He’s also got a chance to make amends with a guy who he finished second to in the 2000 Indianapolis 500, Juan Pablo Montoya. The Colombian is back in the race for the first time since that dominant performance, but Lazier was the only one who threatened to enter his same zip code.

“I had that race. I had it won,” Lazier recalled. “I was behind him. He pitted only six or seven times; I pitted 12. We were on different strategies, but he had a flat at one point right when it went yellow. If he would have gone a lap down, it would have been my race. You always look back on decisions and what can change, but it was still a great fight and Juan’s a great driver.”

For his 2014 effort, the No. 91 Chevrolet will carry the colors of the University of Iowa’s Stephen A. Wynn Institute for Vision Research.

It’s a personal cause for Buddy, as his 12-year-old daughter Jacqueline was born with a rare eye disorder called Aniridia, which is characterized by a complete or partial absence of the colored part of the eye (the iris). Aniridia can cause reduction in visual acuity (sharpness) and increased sensitivity to light. The Aniridia, combined with glaucoma, has caused Jacqueline to lose vision in her right eye.

But the institute’s research is unparalleled in this field.

“They’re taking viruses and reengineering them as delivery system for genetic cure for rare eye diseases,” Lazier said. “It’s cutting edge, with really good people. They’ve already cured the incurable; they’re just not talking about it and instead they’re going onto the next one. And we’re gonna help promote that.”

Buddy Lazier may not be the favorite for this year’s Indianapolis 500, but as a past champion providing the sage experience and insight from 25-plus years, he’s still worth watching in his second go-‘round with the family racing business. He should begin practice this afternoon.

Andretti United team names drivers for inaugural Extreme E season

Extreme E drivers Andretti
Extreme E
Leave a comment

The Extreme E team formed by Andretti Autosport and United Autosports named Catie Munnings and Timmy Hansen as its drivers Monday for the series’ inaugural 2021 season.

Munnings is a successful veteran of rally series. Hansen is a past winner and champion in the World Rallycross Championship.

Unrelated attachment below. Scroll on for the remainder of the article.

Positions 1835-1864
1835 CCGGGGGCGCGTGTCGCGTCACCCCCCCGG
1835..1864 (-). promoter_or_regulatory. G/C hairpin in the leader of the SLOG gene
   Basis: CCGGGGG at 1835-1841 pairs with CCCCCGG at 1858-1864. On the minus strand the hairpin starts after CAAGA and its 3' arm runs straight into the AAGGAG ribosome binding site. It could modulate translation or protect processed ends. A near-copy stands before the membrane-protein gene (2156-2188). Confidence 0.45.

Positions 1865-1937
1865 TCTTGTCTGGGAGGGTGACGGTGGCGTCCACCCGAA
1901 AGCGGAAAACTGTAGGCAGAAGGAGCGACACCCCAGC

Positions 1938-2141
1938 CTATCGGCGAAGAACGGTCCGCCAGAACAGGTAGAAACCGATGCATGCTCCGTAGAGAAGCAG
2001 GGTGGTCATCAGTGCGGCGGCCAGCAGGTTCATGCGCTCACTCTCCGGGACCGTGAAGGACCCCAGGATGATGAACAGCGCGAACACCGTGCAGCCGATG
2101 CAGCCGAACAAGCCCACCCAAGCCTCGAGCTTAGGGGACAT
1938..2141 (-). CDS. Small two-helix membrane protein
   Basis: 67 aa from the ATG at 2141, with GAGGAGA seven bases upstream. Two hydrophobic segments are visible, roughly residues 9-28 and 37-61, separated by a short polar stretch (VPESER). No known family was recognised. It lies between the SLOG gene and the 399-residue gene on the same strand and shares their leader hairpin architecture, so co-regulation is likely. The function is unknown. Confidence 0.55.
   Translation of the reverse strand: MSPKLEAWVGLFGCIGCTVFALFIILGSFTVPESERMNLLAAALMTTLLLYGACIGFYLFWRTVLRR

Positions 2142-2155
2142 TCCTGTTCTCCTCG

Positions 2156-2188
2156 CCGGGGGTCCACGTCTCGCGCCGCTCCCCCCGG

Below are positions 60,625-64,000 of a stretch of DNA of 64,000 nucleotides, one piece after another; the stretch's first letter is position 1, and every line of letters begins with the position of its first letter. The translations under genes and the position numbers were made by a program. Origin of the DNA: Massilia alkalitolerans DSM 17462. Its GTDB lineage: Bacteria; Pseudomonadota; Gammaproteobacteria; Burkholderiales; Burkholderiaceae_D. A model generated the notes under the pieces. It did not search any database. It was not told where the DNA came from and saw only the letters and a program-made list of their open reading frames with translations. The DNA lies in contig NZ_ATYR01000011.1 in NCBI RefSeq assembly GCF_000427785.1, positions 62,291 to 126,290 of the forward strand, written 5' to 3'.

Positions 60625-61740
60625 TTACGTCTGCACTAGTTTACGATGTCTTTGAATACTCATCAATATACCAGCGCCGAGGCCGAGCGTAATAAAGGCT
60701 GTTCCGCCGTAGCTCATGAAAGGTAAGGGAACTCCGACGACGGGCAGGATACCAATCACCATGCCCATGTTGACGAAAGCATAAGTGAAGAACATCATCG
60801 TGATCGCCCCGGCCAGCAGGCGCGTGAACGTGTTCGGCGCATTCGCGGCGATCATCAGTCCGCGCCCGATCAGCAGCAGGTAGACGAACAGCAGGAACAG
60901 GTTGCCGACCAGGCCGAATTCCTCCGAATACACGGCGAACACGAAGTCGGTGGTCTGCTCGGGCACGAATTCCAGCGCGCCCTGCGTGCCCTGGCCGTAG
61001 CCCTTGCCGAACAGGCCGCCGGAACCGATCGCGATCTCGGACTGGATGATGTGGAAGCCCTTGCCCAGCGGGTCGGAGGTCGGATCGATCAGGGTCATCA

They both will race in the environmentally conscious electric SUV series that will hold events in five areas around the world that are threatened by climate change. Chip Ganassi Racing and six-time Formula One champion Lewis Hamilton also are fielding cars in Extreme E, which will feature male and female co-drivers on every team.

Catie Munnings

“I’m so excited to join Andretti United Extreme E,” Munnings said in a release. ““I was really intrigued when I first heard about Extreme E, I just knew I had to be involved. The male / female racing partnership is a fantastic and exciting new concept. The season has incredible locations and the racing will be very exciting. It will be a new challenge for the teams and drivers, and I’m so thrilled to be working with such a strong team.

“The championship is a really innovative concept, it’s combining motorsport and science and will produce an important legacy in each race location. Bringing the platform that motorsport has in line with the awareness that the planet needs right now is awesome and a really important message.”

Timmy Hansen

Said Hansen: “Going into the Extreme E will be a new chapter in my career, one that I am extremely excited about. It is something brand new, not only for me, but the whole of motorsport. The format is something

we’ve never seen before. I’m also delighted to be able to carry the message of something bigger – talking about the environment and doing something good for the world – that’s something that really drives me. It’s going to be a big adventure in life to see these locations and I’m going to do my best in carrying this responsibility and hopefully making people aware of the challenges we have in the world, together with our passion for racing.”